WASHINGTON — The VA is beginning the process of amending its
regulations to establish presumptive-disability status for veterans who
have certain diseases linked to contaminated drinking water at Camp
By establishing presumptive status, it is presumed that the disease
was caused by service, making it easier for veterans to obtain
In a recent announcement, the VA said it is reviewing potential
presumptive service connection for kidney cancer, angiosarcoma of the
liver and acute myelogenous leukemia, which it said “are known to be
related to long-term exposure to the chemicals that were in the water at
Lejeune from the 1950s through 1987.”
“The chemicals are benzene, vinyl chloride, trichloroethylene and
perchloroethylene, which are known as volatile organic compounds, used
in industrial solvents and components of fuels,” the agency explained.
(For more on Camp Lejeune and cancer, see the Oncology Focus.)
Working with the Agency for Toxic Substances and Disease Registry (ATSDR)
and potentially the National Academy of Sciences “to evaluate the body
of scientific knowledge and research related to exposure to these
chemicals and the subsequent development of other diseases,” adding, “VA
will carefully consider all public comments received when determining
the final scope of any presumptions,” the VA explained.
A study from ATSDR researchers, published last month, linked the
contaminated water to higher rates of early onset male breast cancer.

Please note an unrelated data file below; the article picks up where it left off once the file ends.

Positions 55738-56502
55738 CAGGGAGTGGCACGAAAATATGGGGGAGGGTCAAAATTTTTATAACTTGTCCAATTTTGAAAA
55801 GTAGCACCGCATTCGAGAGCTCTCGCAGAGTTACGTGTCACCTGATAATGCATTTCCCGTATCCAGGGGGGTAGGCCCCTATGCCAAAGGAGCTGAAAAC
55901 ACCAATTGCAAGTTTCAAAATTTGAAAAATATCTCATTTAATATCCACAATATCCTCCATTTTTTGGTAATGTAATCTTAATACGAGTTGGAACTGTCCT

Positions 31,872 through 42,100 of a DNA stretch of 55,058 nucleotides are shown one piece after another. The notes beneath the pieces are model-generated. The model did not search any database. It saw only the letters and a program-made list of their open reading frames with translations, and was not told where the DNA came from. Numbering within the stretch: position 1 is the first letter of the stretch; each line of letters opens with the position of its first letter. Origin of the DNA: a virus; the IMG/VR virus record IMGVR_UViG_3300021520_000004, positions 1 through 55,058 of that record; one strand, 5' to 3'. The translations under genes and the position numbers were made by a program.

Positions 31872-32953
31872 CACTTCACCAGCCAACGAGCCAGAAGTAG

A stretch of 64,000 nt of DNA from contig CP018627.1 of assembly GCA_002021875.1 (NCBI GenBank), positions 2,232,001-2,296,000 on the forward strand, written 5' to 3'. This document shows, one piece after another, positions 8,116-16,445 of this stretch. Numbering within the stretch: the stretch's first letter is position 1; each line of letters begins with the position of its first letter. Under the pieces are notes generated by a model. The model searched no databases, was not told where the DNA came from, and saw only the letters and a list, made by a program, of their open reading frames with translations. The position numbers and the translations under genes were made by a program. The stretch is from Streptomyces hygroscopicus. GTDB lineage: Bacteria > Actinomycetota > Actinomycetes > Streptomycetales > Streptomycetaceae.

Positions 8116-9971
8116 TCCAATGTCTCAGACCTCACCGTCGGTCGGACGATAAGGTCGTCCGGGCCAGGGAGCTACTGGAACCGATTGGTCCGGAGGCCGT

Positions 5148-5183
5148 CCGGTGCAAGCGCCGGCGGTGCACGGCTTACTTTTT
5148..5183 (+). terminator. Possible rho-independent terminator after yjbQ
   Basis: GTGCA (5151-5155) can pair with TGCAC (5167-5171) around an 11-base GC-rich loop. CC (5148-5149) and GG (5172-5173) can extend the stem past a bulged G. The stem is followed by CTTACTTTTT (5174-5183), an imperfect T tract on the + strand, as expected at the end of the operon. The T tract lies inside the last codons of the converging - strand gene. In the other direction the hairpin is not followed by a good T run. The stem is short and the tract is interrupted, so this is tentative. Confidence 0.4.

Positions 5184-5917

Previous studies from the same group had found associations between the
chemicals at the North Carolina base and a range of cancers.
Lawmakers applauded the announcement.
“The evidence has been accumulating for years now — many of those who
lived or worked at Camp Lejeune in years past developed certain
diseases after exposure to contaminated drinking water. Compensating
these victims, our nation’s heroes and their families, is simply the
right thing to do,” said Sen. Thom Tillis (R-NC).
Sen. Richard Burr (R-NC), a key advocate for those impacted by the
contaminated water at Camp Lejeune, said he was “disappointed that we
had to pressure the VA to do the right thing for our veterans in the
“The scientific research is strong, and the widespread denials of
benefits will soon end,” Burr said. “Now, these veterans and their
families members will not have to fight for benefits they are due.”